How Millennial, Gen Z Consumers Are Shaping Latin America’s Digital-First Banking Future

Digitizing Payments in Latin America - March 2022 - Kushki - Discover how Latin American banks can engage Millennial and Generation Z consumers with digital-first payments

More than half of young Brazilian consumers are now neobank customers, and legacy FIs are rethinking how to engage with this key demographic. Banco do Brasil’s Neudson Freitas explains why the local banks are turning to “super apps” and open finance to win them over.

Digitizing Payments in Latin America - March 2022 - Kushki - Discover how Latin American banks can engage Millennial and Generation Z consumers with digital-first payments

The pandemic accelerated consumers’ migration to online banking channels worldwide, and younger, digital-focused consumers are driving this shift. In Latin America, millennials and members of Gen Z more frequently are wielding their mobile phones to make payments or conduct typical banking activities, for example. This is pressuring banks to offer the digital, seamless financial experiences these individuals are expecting, Neudson Freitas, head of small and medium-sized enterprise customer success for Banco do Brasil, said in a recent PYMNTS interview.

“As consumers in Generations Y and Z begin to represent a higher percentage in the customer base and considering that they use digital solutions more often … self-service experiences have become mandatory,” he explained.

Banks across Latin America, therefore, must keep a close eye on how these younger consumers’ preferences are changing, especially as the banking habits of these demographics begin to shape wider expectations for financial services within the market. Legacy financial institutions (FIs) and emerging FinTechs or other payment players looking to launch their services within the region must be sure they are optimizing their offerings to reflect the needs of these generations.

Capturing Millennial, Gen Z Loyalty

Banking and financial habits differ greatly from generation to generation, as does the FI loyalty consumers across demographics feel. Consumers belonging to older demographics such as Generation X may use up to two banks to conduct their financial activities, Freitas explained, but younger consumers typically show less attachment to particular financial entities or banks. Millennials tend to turn to multiple financial entities to meet their needs, he said, while Generation Z consumers tend not to relate strongly to any banks.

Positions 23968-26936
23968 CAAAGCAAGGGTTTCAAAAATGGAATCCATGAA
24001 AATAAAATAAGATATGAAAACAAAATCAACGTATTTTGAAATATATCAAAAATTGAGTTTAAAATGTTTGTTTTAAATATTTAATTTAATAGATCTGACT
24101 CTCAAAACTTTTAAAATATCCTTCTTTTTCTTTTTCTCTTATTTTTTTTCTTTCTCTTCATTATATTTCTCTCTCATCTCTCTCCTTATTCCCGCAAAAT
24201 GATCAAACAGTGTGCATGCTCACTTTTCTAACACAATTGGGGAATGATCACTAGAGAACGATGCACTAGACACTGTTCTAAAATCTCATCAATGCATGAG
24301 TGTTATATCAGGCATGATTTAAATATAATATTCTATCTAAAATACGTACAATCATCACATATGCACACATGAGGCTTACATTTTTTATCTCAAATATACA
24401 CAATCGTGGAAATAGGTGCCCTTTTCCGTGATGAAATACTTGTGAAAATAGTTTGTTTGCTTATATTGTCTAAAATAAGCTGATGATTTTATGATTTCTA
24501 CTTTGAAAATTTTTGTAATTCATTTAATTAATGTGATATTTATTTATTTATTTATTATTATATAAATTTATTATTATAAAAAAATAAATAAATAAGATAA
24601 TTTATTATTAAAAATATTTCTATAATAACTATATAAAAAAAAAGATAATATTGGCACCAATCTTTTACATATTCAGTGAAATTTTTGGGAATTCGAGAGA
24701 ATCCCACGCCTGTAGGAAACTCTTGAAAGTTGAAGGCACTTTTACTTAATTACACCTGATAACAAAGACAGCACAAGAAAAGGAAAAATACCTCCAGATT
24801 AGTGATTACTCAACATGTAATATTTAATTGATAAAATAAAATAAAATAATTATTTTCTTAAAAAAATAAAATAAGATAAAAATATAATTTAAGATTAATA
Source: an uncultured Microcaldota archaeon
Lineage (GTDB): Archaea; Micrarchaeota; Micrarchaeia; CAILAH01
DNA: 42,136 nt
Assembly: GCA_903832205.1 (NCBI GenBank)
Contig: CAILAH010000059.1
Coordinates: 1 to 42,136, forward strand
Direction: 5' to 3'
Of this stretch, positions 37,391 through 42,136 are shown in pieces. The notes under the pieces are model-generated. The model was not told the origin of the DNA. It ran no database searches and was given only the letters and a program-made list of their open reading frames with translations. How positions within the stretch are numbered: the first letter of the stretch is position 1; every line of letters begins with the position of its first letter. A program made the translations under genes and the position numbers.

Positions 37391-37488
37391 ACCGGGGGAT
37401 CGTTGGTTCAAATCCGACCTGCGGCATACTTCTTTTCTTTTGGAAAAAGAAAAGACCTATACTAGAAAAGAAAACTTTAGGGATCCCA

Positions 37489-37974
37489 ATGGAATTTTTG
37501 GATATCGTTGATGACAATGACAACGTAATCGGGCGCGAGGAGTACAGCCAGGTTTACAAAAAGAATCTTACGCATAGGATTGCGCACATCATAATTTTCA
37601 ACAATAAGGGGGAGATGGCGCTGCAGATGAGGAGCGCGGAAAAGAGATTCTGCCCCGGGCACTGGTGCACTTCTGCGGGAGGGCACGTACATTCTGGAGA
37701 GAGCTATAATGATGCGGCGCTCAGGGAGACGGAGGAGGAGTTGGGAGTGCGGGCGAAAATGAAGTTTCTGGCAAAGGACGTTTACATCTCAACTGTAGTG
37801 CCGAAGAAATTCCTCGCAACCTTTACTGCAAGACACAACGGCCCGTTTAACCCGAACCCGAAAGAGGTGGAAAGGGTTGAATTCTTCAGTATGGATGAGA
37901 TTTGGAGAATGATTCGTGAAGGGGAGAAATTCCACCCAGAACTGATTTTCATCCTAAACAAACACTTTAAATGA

“This customer profile no longer expects just one financial institution to meet all of [their] needs for solutions and services, and with the arrival of open banking, [these customers] wish to have widely integrated experiences,” he said.

Younger consumers’ wants and needs are becoming more prevalent to financial entities as these demographics begin to gain more spending power, meaning such behaviors represent a key challenge for both legacy FIs and FinTechs wishing to secure the long-term attention of these consumers. Such entities must find ways to not only stand apart from emerging FinTechs or neobanks offering new, digital-first products in increasingly saturated markets such as Latin America but also offer services that easily connect with other financial features in a way that feels personalized to their own needs, Freitas said.

“The real demands of younger generations, especially Gen Z, [are the] hyper-personalization of experiences,” he said.

Both millennials and Gen Z consumers are expressing interest in so-called “super apps,” financial services that tie together multiple platforms or solutions using the help of technologies such as application programming interfaces (APIs). Such connected applications — those of what is commonly called open banking or open finance — are set to become more popular as these consumers exert more influence over the financial industry on a global scale.

The Rising Importance of Open Finance

As millennial and Gen Z consumers’ expectations of their banking experiences begin to reimagine industry standards, offering smooth, personalized financial services is likely to gain even more importance for LatAm financial entities. Therefore, open finance, which uses technologies such as APIs to connect disparate banking or payment services more seamlessly for ease of use, is set to play a more dominant role in the future of the financial industry, Freitas said.

“In the financial services industry’s race [to digitize], open finance [has] emerged as the latest revolution,” he said.

It is key for FIs to keep a close eye on the potential benefits of open finance as millennials and Gen Z demand faster and easier access to a growing list of emerging payment and banking features. Finding ways to support these methods is becoming critical for banks of all sizes within Latin America’s budding digital financial ecosystem, serving as a necessary catalyst to the process of capturing and retaining the loyalty of increasingly digital-first consumers.